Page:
3.1.2 64-bit without -ff2c

$ gfortran-4.2 -m64 my_conftest2.f -lblas
$ ./a.out
1.000000 2.000000 2.000000 2.000000
Segmentation fault

(Call to CDOTU causes a segmentation fault)

3.2 32-bit:

3.2.1 32-bit with -ff2c

$ gfortran-4.2 -m32 -ff2c my_conftest2.f -lblas
$ ./a.out
1.000000 2.000000 2.000000 2.000000
( 1.000000 , 1.000000 ) ( 1.000000 , 2.000000 ) ( -1.000000 , 3.000000 ) ( -1.000000 , 3.000000 )
$

(This demonstrates the expected outcome == no error)

3.2.2 32-bit without -ff2c

$ gfortran-4.2 -m32 my_conftest2.f -lblas
$ ./a.out
1.000000 2.000000 2.000000 2.000000
Segmentation fault
$

(same failure as with 64-bit without -ff2c)

3.3 Verify the libraries referenced by the program:

$ otool -L ./a.out
./a.out:
/System/Library/Frameworks/Accelerate.framework/Versions/A/Frameworks/vecLib.framework/Versions/A/libBLAS.dylib (compatibility version 1.0.0, current version 219.0.0)
/usr/lib/libSystem.B.dylib (compatibility version 1.0.0, current version 125.0.1)
$

Expected Results

The test program given above is designed to verify that SDOT and CDOTU give correct results, see 3.2.1 above.

Actual Results

In 32-bit mode, using -ff2c provides an effective workaround for CDOTU producing a segmentation fault. However, the same does not work in 64-bit mode, as -ff2c causes SDOT to always return zero. SDOT works correctly without -ff2c.

It seems that the 64-bit ABI for libBLAS is broken, at least when called from FORTRAN, using portable FORTRAN code. The program can be modified to emulate the f2c calling convention just for the complex functions (such as CDOTU), by converting CDOTU to a function call, where the result is the 1st parameter. That kind of code, however, is not portable, and requires also other changes in the program code (i.e., the declaration for CDOTU must be changed as well).

Regression

As summarized above, an effective workaround (compiler option) exists for 32-bit code, bit not for 64-bit code.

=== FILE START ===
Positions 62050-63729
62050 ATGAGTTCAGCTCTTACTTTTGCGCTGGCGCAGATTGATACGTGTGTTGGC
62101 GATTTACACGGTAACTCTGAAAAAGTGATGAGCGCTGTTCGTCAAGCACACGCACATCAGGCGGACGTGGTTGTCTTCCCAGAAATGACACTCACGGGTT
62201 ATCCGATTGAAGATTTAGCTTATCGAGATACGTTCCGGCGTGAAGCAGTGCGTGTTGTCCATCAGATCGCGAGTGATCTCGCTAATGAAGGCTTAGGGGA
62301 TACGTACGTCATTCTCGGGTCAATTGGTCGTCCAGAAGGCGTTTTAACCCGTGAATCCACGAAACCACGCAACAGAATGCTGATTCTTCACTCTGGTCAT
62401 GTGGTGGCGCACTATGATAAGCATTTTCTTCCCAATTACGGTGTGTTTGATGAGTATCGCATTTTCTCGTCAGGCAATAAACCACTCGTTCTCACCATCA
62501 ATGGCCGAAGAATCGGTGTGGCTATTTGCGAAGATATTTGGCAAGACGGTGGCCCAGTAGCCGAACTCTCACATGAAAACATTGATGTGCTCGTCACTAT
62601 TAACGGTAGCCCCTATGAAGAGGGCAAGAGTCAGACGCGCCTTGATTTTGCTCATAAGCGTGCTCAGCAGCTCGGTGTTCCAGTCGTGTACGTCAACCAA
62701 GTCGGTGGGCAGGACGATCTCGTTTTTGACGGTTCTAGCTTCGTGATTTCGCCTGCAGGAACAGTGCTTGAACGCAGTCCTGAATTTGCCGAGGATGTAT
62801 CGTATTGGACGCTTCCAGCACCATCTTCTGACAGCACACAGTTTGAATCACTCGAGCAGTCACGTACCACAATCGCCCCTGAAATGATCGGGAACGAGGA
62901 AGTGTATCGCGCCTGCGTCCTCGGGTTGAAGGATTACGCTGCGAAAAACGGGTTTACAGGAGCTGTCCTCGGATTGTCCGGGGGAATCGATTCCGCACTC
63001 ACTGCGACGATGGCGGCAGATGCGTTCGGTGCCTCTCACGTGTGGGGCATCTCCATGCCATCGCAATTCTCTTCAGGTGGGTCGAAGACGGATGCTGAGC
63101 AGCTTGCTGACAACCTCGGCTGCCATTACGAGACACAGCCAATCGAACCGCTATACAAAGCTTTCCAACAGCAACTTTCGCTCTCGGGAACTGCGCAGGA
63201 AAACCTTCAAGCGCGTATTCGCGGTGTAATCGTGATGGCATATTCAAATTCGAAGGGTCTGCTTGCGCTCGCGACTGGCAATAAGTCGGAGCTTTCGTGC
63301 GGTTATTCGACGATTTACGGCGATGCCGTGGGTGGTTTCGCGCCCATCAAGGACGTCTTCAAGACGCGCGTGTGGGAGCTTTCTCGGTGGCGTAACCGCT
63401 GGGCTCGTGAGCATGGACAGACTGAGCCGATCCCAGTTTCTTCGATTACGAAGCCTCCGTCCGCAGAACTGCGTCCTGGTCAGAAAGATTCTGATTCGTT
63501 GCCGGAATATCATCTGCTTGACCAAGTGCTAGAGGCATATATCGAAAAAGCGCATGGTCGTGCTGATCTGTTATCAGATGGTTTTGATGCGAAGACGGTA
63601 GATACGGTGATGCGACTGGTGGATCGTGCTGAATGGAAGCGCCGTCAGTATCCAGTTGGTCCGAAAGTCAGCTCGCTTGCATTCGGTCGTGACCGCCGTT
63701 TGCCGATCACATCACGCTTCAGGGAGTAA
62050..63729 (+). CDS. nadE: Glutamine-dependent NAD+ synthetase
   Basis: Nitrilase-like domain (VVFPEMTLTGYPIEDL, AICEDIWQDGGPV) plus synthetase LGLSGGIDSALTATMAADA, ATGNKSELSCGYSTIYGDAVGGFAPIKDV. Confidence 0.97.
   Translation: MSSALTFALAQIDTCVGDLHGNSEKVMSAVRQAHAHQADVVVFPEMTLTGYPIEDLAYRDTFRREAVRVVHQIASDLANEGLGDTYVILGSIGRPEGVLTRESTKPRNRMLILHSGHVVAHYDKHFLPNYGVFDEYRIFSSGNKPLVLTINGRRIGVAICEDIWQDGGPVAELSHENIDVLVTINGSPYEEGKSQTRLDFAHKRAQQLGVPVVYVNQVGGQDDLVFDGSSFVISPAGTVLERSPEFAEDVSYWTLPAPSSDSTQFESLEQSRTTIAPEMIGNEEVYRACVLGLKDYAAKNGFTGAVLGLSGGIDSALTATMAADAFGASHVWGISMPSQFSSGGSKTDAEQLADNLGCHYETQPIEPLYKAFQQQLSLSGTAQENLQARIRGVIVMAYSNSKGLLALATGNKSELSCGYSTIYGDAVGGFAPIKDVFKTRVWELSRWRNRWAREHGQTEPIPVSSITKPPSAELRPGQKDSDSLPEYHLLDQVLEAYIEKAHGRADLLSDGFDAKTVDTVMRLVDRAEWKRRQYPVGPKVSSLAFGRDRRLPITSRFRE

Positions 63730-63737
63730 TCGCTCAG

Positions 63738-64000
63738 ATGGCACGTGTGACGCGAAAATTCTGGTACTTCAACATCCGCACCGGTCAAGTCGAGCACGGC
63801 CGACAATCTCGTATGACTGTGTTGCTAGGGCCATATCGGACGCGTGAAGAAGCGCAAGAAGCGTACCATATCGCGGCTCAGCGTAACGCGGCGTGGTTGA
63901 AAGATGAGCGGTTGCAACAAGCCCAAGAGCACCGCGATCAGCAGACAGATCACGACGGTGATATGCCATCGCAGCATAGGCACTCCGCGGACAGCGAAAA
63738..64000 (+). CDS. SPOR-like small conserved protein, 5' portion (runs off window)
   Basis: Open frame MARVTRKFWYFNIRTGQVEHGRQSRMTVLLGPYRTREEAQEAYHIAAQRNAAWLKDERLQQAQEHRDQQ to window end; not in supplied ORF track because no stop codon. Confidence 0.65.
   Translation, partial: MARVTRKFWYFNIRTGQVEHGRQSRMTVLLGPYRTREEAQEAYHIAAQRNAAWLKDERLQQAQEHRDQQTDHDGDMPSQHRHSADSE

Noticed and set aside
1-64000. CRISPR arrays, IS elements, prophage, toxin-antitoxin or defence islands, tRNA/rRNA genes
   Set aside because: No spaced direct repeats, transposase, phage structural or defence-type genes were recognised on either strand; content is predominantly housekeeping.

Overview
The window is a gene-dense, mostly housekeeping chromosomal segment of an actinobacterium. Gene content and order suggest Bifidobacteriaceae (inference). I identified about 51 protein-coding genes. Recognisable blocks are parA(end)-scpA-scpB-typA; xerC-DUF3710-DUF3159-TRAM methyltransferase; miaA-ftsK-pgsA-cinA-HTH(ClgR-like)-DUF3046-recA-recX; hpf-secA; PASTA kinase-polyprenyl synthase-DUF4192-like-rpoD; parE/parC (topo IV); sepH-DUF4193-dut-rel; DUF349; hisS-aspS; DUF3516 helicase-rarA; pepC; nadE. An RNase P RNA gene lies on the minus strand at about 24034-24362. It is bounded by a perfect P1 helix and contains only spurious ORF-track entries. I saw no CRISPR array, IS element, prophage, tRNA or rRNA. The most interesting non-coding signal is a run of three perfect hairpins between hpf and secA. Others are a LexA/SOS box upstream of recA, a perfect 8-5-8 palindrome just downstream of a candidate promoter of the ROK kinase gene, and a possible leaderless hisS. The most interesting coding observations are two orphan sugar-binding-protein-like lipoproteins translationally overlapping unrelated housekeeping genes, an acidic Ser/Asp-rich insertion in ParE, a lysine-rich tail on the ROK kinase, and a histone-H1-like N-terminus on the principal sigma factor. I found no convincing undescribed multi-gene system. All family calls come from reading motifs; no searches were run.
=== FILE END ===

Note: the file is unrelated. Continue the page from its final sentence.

Second thougths... It seems

Second thougths...

It seems odd that -ff2c calling convention should have anything to do with how SDOT is called, since it is not returning a complex type. So maybe this is a bug in gfortran, not the libblas.

The issue with SDOT on

The issue with SDOT on 64-bit Intel is a legitimate bug with the BLAS not properly obeying the g77/f2c calling conventions. Specifically, the g77/f2c convention is for single precision results to be returned as double precision, but the OS X BLAS is incorrectly returning the result in single precision. When that single precision result is interpreted as a double precision value by the calling routine, the result is a very tiny (denormal) double-precision value, which rounds to exactly zero when converted to single.

Thanks for reporting the bug.

Dear all, since i just

Dear all,
since i just wanted to start coding Fortran on OsX i tried to build my own BLAS using ATLAS to avoid using Apples own BLAS. I built ATLAS with the -O3 -m64 options and the full LAPACK and the "Segmentation fault" still persists using the code provided by user jarno !

MacBook-Pro:~ sbarthel$ gfortran -O3 -m64 check.f95 -L/usr/local/atlas/lib/ -latlas
MacBook-Pro:~ sbarthel$ ./a.out
1.0000000 2.0000000 2.0000000 2.0000000
Segmentation fault
MacBook-Pro:~ sbarthel$

Please do not hesitate to correct me (i am new to this field), but if this was not compiler related the error should vanish in my custom built? My compiler version is the gcc 4.5.0 package.

Hello, I think you may still

Hello,

I think you may still be linking to the original apple provided ATLAS library with -latlas. See "Problems with linking/missing LAPACK routines on OS X" On the ATLAS Errata document on the ATLAS blas source forge website. I would post the link myself, but apparently that triggers the spam protection.

You may need to try specifically telling the compiler which atlas lib .a file to link specifically, as it searches the apple lib directories first.

jarno, any word back from

jarno, any word back from Apple concerning your bug report?

I'm trying to build a ScaLAPACK on x86_64 that is linked to the Accelerate framework and this issue is making it extremely difficult. If everything is compiled with -ff2c the library is mostly functional. However, some PBLAS level 1 single precision routines fail:

PSDOT
PSASUM
PSCASUM

Running the BLAS testsuite from http://www.netlib.org/blas/ using -ff2c reveals more problems in the level 1 BLAS:

Failed single precision real routines:
SDOT
SNRM2
SASUM

Failed single precision complex routines:
SCASUM
SCNRM2

The double precision routines appear to be just fine in the presence of -ff2c.

As a side note, does anyone know of a good shootout between Apple's Accelerate framework and ATLAS? It looks like I may have to abandon Accelerate as sorting out where and where not to use -ff2c with ScaLAPACK is going to be a nightmare for bigger software packages.

yeah, me

yeah, me too!
_____________________________________________
Se en masse fede elbiler fra Danmark. køb eller lej elbiler.